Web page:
Duke Energy currently pays investors 1.2 percent for accounts less than $10,000 and as much as 1.6 percent for those with more than $50,000. GE Capital and Ford Credit paid a rate of 1 percent for investments of less than $15,000 and as much as 1.1 percent on amounts greater than $50,000 as of June 4.
Income on the notes is treated as interest and taxed at ordinary income rates.
If the rate is set by the company rather than an index, it’s harder to determine the value of an investment, said Richard Saperstein, managing director at New York-based Treasury Partners, which is a unit of HighTower Advisors and advises corporations and individual investors.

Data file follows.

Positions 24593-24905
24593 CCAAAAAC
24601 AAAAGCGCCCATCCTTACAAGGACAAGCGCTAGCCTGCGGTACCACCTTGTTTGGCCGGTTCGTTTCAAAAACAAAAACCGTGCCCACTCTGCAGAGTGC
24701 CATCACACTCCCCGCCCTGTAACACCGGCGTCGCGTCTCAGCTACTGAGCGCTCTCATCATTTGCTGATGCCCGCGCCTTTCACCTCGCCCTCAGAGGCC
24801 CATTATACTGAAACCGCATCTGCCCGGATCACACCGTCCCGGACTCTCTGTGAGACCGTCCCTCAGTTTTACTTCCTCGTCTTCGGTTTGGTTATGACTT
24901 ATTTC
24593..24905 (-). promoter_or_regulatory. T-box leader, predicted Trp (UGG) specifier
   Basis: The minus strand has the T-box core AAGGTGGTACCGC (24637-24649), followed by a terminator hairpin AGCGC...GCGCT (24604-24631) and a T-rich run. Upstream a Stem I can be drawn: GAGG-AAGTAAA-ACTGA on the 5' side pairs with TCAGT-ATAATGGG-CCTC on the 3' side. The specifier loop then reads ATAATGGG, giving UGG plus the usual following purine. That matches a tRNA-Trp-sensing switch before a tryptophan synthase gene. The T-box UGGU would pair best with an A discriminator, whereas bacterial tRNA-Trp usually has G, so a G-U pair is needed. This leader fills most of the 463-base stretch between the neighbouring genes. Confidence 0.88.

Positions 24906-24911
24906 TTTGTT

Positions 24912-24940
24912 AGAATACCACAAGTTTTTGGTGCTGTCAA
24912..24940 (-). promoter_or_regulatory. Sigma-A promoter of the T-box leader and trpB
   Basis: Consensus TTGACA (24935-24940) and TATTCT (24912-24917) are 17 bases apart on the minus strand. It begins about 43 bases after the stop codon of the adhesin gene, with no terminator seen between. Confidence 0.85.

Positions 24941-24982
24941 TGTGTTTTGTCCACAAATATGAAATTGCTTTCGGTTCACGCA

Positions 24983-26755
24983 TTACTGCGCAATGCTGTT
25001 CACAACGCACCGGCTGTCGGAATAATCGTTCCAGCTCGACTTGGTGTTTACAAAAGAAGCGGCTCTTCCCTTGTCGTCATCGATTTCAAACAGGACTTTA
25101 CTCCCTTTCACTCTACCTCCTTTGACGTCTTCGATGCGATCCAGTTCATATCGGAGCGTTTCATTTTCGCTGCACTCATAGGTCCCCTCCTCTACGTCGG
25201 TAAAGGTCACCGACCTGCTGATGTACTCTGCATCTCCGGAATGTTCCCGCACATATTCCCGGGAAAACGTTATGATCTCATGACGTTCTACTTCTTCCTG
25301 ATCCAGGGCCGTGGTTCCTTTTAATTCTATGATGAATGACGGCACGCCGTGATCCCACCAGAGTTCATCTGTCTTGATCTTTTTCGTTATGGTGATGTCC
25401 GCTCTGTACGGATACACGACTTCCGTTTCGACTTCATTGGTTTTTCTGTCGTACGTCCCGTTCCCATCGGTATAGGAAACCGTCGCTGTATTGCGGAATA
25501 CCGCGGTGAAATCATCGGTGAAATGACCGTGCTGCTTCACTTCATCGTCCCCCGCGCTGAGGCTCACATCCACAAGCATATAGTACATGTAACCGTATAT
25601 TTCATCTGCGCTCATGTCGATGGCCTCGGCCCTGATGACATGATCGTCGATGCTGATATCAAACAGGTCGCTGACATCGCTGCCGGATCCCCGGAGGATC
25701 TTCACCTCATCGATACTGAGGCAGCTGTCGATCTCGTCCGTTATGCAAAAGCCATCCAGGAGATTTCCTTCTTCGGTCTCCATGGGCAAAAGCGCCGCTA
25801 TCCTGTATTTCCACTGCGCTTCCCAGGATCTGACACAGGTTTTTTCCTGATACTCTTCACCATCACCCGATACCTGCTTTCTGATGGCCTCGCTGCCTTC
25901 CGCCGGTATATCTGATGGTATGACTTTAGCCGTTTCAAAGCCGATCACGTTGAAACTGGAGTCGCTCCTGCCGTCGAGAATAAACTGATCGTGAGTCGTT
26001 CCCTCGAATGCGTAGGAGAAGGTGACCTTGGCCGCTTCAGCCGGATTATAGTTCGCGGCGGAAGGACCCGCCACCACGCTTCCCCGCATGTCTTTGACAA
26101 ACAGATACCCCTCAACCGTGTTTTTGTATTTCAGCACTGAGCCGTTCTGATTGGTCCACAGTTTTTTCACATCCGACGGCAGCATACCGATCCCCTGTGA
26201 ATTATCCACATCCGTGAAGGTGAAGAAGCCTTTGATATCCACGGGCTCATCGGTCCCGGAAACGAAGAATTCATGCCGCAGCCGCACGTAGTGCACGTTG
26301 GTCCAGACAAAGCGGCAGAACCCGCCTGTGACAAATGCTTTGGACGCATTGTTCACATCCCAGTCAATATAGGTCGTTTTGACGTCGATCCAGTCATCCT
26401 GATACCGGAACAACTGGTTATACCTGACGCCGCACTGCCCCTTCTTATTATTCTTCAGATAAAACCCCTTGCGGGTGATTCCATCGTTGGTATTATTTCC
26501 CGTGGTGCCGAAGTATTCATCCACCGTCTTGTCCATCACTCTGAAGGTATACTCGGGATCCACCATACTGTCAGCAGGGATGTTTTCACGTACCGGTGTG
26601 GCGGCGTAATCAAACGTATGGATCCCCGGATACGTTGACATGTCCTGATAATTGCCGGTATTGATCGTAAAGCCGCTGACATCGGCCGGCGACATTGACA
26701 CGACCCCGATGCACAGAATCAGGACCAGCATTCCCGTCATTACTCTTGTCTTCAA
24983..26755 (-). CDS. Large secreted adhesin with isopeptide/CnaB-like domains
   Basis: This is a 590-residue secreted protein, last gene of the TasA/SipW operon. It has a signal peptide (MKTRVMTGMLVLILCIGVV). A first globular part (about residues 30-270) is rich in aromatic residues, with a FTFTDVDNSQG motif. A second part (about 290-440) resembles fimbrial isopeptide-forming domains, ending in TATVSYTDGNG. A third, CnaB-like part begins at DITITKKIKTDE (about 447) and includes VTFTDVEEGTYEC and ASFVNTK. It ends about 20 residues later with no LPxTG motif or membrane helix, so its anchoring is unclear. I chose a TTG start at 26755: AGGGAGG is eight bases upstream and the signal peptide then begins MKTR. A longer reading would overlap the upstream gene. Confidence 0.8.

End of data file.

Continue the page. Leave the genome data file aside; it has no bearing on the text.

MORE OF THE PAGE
“Clearly they are playing off of consumers’ interest in eking out a little bit better return on their money than they can get from bank accounts or money-market funds,” said Barbara Roper, director of investor protection for the Consumer Federation of America.
Even though the risks are disclosed in the notes’ prospectuses, investors may still confuse the products with money markets or guaranteed accounts because of the features they offer, Reynolds, the investment adviser, said. “It looks like a duck, quacks like a duck and swims like a duck.”